Read the full news release


This email was sent to rongretlarson@... using GovDelivery Communications Cloud on behalf of: USDA Natural Resources Conservation Service · Public Affairs Division · 1400 Independence Avenue SW, Room 6221-S · Washington, D.C. 20250 · 1-202-720-3210GovDelivery logo


Re: #carbonsequestration #CDR #ccs #CDR #blockchai #CDR #ccs #blockchai #carbonsequestration

Frank Strie
 

Just think of all the degraded land around the world due to open cut mining activities and or past forest mining / clearfell operations.
Here in Australia we have plenty of space to regenerate/ regreen/ restore  the landscape and build humus in the old soils.
By exploring geology and geography and history of what the site / area could grow again with some human “assistance”/ intervention / investment in close to nature forest management practices (ProSilva = For the Forest style), moist, wet rainforest vegetation could be replanted and seeded in the shelter of short lived pioneer species. The consequence is improved hydrology and nutrient management, soil fertility and productivity and not least optimised carbon sequestration from all green plants.
The objective is to support / foster healthy landscapes with low or reduced flammability risk.
Intensive, intergenerational management strategies can be established via discussion, information sharing
We shall see
Frank

ProSilva Forester & Char Master


From: main@Biochar.groups.io <main@Biochar.groups.io> On Behalf Of Roger Faulkner via Groups.Io
Sent: Friday, March 27, 2020 9:55 PM
To: main@Biochar.groups.io
Subject: Re: [Biochar] #carbonsequestration #CDR #ccs #CDR #blockchai

 

Yes, you do understand my idea. I would like to do some calculations about how much of that biomass that rots in the winter is from crop residues? Is there enough crop residues 2 stop the rise of carbon dioxide?

 

 It is clear from the curve itself that if we can capture all of that carbon and sequester 50% of it that we could stop the rise. But a lot of that is in places like savannas of Earth añd forest and I know I don't want to see those places turned into biochar farms. On the other hand existing firms could readily convert the crop residue to biochar if the price for carbon sequestration was high enough.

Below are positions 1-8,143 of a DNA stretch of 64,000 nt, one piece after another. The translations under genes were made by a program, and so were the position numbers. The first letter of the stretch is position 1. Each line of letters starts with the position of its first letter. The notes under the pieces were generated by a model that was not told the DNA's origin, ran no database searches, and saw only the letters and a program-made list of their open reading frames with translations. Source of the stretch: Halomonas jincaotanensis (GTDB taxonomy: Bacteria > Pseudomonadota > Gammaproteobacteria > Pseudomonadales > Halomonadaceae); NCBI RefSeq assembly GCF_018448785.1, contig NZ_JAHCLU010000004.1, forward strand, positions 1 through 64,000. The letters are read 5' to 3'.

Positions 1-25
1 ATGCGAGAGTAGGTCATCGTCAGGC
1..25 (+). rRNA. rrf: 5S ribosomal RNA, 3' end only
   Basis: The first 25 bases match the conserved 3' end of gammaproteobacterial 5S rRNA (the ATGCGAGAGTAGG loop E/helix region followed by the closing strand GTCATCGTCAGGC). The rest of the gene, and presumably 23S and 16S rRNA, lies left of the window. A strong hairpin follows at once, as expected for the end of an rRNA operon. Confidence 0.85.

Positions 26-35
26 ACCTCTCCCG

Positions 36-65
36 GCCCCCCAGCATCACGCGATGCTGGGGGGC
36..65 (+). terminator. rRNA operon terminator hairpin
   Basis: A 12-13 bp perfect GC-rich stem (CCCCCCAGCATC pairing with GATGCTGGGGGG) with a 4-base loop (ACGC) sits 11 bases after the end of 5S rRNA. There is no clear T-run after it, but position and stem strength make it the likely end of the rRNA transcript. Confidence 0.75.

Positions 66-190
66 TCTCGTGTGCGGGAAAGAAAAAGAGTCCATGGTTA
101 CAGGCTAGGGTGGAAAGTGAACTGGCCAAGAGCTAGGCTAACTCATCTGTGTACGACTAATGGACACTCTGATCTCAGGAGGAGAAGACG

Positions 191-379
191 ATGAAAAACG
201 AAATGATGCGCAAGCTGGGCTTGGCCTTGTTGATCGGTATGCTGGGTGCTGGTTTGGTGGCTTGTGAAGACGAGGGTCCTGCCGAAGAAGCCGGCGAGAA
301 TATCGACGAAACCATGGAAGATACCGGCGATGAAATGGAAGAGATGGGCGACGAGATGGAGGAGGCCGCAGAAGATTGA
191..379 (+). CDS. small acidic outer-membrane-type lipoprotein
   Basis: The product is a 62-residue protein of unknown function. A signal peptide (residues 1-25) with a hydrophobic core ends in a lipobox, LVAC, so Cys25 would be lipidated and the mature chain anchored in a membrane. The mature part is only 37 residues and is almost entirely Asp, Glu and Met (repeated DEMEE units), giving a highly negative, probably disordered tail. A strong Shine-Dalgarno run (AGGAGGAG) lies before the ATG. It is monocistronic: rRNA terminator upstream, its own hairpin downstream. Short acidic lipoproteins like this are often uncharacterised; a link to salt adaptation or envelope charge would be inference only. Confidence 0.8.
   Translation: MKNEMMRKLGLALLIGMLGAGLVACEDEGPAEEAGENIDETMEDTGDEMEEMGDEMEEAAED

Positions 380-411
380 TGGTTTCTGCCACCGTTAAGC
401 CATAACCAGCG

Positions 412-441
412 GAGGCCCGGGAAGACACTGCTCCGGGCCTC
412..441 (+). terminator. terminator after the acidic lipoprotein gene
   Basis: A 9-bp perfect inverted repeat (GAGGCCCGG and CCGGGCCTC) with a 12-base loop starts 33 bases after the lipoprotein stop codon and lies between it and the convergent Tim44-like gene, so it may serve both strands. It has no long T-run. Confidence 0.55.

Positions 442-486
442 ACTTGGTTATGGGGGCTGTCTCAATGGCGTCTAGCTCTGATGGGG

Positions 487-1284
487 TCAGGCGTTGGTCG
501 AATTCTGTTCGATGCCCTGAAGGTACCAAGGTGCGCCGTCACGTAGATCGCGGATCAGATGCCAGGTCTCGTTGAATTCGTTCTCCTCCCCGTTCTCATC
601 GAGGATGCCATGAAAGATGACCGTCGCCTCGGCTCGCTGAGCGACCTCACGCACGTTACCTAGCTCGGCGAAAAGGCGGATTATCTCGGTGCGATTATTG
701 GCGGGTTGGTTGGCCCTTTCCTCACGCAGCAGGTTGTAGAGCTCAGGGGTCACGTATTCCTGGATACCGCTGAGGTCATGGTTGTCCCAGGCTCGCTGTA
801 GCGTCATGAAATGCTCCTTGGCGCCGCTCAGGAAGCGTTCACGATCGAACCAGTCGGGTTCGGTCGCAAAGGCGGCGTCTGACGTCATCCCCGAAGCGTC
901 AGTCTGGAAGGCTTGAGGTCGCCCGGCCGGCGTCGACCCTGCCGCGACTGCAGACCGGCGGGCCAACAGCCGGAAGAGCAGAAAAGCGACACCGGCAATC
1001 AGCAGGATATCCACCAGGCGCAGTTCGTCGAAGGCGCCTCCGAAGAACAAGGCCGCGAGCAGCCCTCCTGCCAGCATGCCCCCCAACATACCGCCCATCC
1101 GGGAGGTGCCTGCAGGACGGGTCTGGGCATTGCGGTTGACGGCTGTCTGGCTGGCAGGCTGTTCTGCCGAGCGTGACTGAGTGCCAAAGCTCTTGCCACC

On Fri, Mar 27, 2020 at 6:27 AM, ROBERT W GILLETT

Roger, 

My understanding of the jigsaw rise and fall of atmospheric CO2 is that the increase in vegetation growth in summer draws down the CO2 levels due to increased photosynthesis in the northern hemisphere where most of the vegetated and cultivated landmass exists. Your idea for a paper seems to focus on capturing and pyrolizing residual biomass to drive the downward leg of the jigsaw further downward. Would you like to elaborate on your approach?

Robert 


Re: "We need to address the demand AND the supply." / [Biochar] [usbiochar] New Research Article on Forest C Sequestration vs. Bioenergy #bioenergy #sequestration

Kelpie Wilson
 

Thanks Frank for sharing your story. The history of human relationship to forests is long and complex. Generally the forests lose, and in the end, we will lose as well. I think Tasmania has lost even more of its forest than Oregon. I remember sitting in jail in a small timber town on the Oregon coast back in 1987, and reading a National Geographic article about the massive citizen protests against the Franklin Dam in Tasmania that would destroy a huge amount of primary forest. We were in jail because we had chained ourselves to a yarder on an old growth logging site in the Siskiyou National Forest where the liquidation of primary forest was accelerating. We were eventually successful: after another 15 years of direct action protests, lawsuits and lobbying, we stopped the logging of old growth and roadless area forests on public lands. However, the private industrial forest lands are still being clearcut and subjected to short rotation forestry, with terrible consequences for soils and streams. Many of my colleagues in forest protection have moved on, like me, to advocate for ecological forestry on the managed lands. There are many benefits to be had, including timber, clean water, biochar and some biomass energy. There are still some environmentalists who are so distrustful that they don't want any logging. That is not realistic. There are still some in the timber industry who want to expand industrial forestry across the landscape and think that you can raise trees like a corn crop. That is not realistic either. Heck, you can't even raise corn like a conventional crop without damage to soil and water!  We need to change the way we do things or we are toast. The UN has warned that soils around the world are heading for exhaustion and depletion, with an estimated 60 harvests left before they are too barren to feed the planet. The Amazon rainforest is at risk of turning from carbon sink to a carbon source within 15 years. We cannot let that happen, so protecting forests is still the highest priority, in my view. Jeff Waldon has pointed out that there are opportunities in the US Southeast to convert degraded pasture land to pine plantations. Great idea. Those are the opportunities we need to look for. And the first, highest and best use of biochar IMHO, is to use it in tree planting to give those new forests a kickstart.